Roscoe Robinson, Oral History

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Title

Roscoe Robinson, Oral History

Description

Roscoe Robinson (b. May 22, 1928) Roscoe Robinson, sometimes called "Scoe" is continuing to sing and record at 92. Born in Dermott, Arkansas to a musical family, Robinson's father was a minister and his mother sang spirituals and he had sisters, one of whom taught music, and thus began a long and ongoing career in the gospel field joined in the 1960's with a parallel career in RnB. Roscoe was 90 at the time of this interview - recorded in his home in Birmingham - and yet, he paints a vivid picture of his time in many cities and with many gospel quartets as well as offering insights into the recording industry of his time.

Creator

Roscoe Robinson
Bob Friedman

Publisher

Birmingham Black Radio Museum

Date

September 20, 2018

Contributor

Tabor Chapman
Emily L. Reynolds
Emily Bibb

Format

PDF
JPG
WAV

Language

English

Interviewer

Bob Friedman

Interviewee

Roscoe Robinson

Location

Birmingham AL

Transcription

Transcript of Audio Snippet:

Bob Friedman: So stuff is happening in Birmingham, Alabama. And different places out – Where were you while all this fervor is going on? The Children’s March, the bombings, all that –

Roscoe Robinson: Well, I came here, (Birmingham) I think it was in ’63 or ’64. I’m trying to think of the reverend’s name that had the church here that passed… What was his name?

BF: You don’t mean Shuttlesworth? You don’t mean Reverend Shuttlesworth?

RR: Yeah, Reverend Shuttlesworth. I did some things for him. And also, they had a guy, a preacher, that was affiliated with the march...was named Reverend… I think it was Reverend Owens, I think his name was Owens... And he booked us, booked me, quite a few places.

BF: When you say booked you, you mean the Five Blind Boys?

RR: No, Me! I wasn't with the Blind Boys.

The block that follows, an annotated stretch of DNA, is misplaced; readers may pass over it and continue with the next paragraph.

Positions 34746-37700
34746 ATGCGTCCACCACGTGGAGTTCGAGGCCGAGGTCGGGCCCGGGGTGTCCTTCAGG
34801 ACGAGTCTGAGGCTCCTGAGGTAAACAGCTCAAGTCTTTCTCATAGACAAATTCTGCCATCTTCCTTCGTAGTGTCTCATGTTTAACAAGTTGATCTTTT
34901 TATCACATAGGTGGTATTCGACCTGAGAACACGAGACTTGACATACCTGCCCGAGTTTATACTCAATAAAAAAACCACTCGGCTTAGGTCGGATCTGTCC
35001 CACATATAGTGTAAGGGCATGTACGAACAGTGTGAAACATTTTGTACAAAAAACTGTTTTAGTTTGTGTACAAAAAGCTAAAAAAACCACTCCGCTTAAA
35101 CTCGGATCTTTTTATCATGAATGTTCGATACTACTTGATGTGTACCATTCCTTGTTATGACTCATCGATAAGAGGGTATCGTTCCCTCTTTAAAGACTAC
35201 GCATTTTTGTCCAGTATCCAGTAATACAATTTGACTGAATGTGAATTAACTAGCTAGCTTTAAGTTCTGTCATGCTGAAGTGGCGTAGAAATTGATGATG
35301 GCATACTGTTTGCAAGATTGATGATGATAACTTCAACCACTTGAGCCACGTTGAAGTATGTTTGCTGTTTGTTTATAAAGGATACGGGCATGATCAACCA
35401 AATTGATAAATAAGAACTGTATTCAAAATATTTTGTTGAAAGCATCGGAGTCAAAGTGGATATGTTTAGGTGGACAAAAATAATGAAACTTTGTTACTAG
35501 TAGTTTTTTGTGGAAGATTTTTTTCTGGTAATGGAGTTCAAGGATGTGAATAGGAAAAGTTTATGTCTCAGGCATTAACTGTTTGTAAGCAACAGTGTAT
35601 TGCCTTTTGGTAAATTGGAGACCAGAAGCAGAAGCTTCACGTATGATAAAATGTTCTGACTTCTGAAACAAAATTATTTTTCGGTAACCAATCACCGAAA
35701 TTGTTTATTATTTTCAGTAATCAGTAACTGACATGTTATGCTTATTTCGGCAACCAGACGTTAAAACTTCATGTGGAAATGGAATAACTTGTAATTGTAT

BF: Oh okay. So what happened? How’d you lose the Blind Boys?

RR: Well see now this – you’re going to go into – It’s a long story; I’m trying to dodge it. You want to hear?

BF: Well, yeah. Sure.

RR: How I left the Blind Boys was: the contract was up with Peacock and I went to Mr. Robey and I said, “Man, we need a car and we need some clothes.” And he said, “Well man, the record ain’t...stopped selling and....” I said, “Man, Sending Up My Timber was the biggest thing going on with any group, anywhere. You don’t have to tell me. I know about it.” Well, he said, “We can’t do nothing about it.” So I said, “Okay, Archie said the contract would be up in another two weeks or three weeks.” I said, “When it’s up I ain’t gonna sign.” Well it’s all right with me. So, we kept on and the contract was up and we did a show in Houston. Don Robey came up and said, “Hey man, I heard you all had signed with Chess.” I said, “Yeah. We signed with Chess.” I knew Leonard Chess and Phil Chess from R&B and blues singers, but not from gospel. So I had talked to Leonard, and Leonard said, “Hey man, okay.” And I said, “Okay we’ll think about it.”

Duration

Full Interview: 01:28:05
Audio Snippet: 2 minutes

Citation

Roscoe Robinson and Bob Friedman, “Roscoe Robinson, Oral History,” The Birmingham Black Radio Museum, accessed October 27, 2020, http://thebbrm.org/item/539.

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